Sugarbeet variety selection is a key component to maximize profitability

Sugarbeet varieties vary greatly when comparing traits for yield, quality and pest resistance.

Sugarbeet variety selection is much more complicated than simply picking the highest tonnage variety and planting it on all fields. Each variety has its own set of genetics that incorporate unique traits. Matching these traits with specific field conditions is extremely important. Utilizing field history data from grower records is the perfect place to start. It is critical to know what diseases have been present and the severity. Identifying what fields have sugarbeet cyst nematode and plant emergence issues are important. Planting a variety with the wrong traits in the wrong field can spell financial disaster.

For example, Rhizoctonia root rot alone in severe conditions can lower yields by 10 tons per acre and reduce quality. Sugarbeet cyst nematodes have been documented to lower yields up to 15 tons per acre. Other yield and quality robbers include Aphanomycetes, root aphids and Cercospora leaf spot. Some of our varieties have good genetic resistance to some of these pests while others do not. Each year, Michigan Sugar Company researchers and MSU Sugarbeet Advancement do research trials to determine the specifics of each variety. Growers should refrain from ordering varieties until research results are presented.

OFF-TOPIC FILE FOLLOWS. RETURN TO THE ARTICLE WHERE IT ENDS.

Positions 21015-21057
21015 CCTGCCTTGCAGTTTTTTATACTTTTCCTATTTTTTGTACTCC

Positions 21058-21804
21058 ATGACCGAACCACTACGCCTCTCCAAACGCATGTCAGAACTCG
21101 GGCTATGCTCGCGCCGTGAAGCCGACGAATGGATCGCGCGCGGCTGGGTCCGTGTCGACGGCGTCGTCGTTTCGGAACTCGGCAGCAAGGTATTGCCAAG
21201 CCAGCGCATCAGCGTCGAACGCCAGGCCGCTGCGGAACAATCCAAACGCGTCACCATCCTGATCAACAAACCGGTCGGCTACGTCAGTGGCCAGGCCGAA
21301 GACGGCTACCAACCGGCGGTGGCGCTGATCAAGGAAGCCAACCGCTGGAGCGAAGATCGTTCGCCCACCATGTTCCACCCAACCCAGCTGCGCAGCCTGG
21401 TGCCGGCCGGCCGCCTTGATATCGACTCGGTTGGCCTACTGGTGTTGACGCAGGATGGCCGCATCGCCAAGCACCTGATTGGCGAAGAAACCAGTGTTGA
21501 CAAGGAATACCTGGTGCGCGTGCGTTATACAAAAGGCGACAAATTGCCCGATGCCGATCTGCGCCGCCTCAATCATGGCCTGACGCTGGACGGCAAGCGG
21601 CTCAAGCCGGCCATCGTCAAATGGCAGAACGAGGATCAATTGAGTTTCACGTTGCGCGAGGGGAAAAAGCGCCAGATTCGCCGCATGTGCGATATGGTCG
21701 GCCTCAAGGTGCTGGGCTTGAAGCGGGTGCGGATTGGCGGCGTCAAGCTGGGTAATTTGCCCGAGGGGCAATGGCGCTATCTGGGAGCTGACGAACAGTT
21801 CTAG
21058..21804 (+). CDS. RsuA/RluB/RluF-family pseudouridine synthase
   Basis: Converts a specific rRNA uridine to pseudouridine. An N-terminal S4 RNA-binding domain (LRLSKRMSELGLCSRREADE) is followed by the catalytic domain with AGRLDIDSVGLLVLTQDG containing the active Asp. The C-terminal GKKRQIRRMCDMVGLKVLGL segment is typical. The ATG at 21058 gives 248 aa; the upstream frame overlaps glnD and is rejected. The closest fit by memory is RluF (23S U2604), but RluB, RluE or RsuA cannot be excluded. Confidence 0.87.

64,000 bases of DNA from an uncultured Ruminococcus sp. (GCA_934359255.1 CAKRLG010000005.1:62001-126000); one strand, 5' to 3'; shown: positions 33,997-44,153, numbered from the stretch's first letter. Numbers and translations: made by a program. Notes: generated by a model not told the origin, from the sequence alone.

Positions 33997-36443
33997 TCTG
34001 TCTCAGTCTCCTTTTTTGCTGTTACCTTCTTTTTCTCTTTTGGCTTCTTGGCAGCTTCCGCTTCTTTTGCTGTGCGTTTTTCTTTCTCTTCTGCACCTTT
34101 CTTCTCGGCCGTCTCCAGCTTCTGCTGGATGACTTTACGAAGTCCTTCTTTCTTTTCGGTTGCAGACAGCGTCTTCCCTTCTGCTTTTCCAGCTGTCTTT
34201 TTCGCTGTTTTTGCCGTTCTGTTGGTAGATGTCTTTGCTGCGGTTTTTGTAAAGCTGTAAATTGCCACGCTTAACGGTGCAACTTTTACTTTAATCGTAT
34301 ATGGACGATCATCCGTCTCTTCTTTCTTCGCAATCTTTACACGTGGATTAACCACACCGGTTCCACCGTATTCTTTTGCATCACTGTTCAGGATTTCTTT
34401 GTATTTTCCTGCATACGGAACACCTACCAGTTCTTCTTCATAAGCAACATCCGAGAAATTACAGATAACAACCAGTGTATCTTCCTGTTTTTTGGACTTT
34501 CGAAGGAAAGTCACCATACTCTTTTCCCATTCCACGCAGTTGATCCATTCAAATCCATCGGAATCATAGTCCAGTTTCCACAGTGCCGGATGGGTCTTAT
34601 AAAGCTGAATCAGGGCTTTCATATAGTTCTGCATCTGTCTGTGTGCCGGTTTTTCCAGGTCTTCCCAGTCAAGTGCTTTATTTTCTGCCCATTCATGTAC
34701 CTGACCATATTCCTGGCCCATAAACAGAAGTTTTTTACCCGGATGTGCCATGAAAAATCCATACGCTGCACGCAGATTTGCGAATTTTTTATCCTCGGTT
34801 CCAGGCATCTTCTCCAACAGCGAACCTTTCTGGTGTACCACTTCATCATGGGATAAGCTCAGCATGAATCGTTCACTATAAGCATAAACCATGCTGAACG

In December, the 2011 REACh Variety Trial Results will be printed and mailed to each grower. This 50-page research report combines all the variety data from both Michigan Sugar Company and MSU Sugarbeet Advancement. This document will take some time for growers to study, but that time spent can be very profitable. For the most complete information, growers are encouraged to attend the 2011 REACh Seed Week Meetings held December 5-9, 2011. In these three and a half-hour sessions, variety data will be presented from Michigan Sugar Company researchers, MSU Sugarbeet Advancement, and each sugarbeet seed company. All sessions start at 8:30 a.m. and end at lunch.

More information on program location for your area can be found on the Michigan Sugar Company website.

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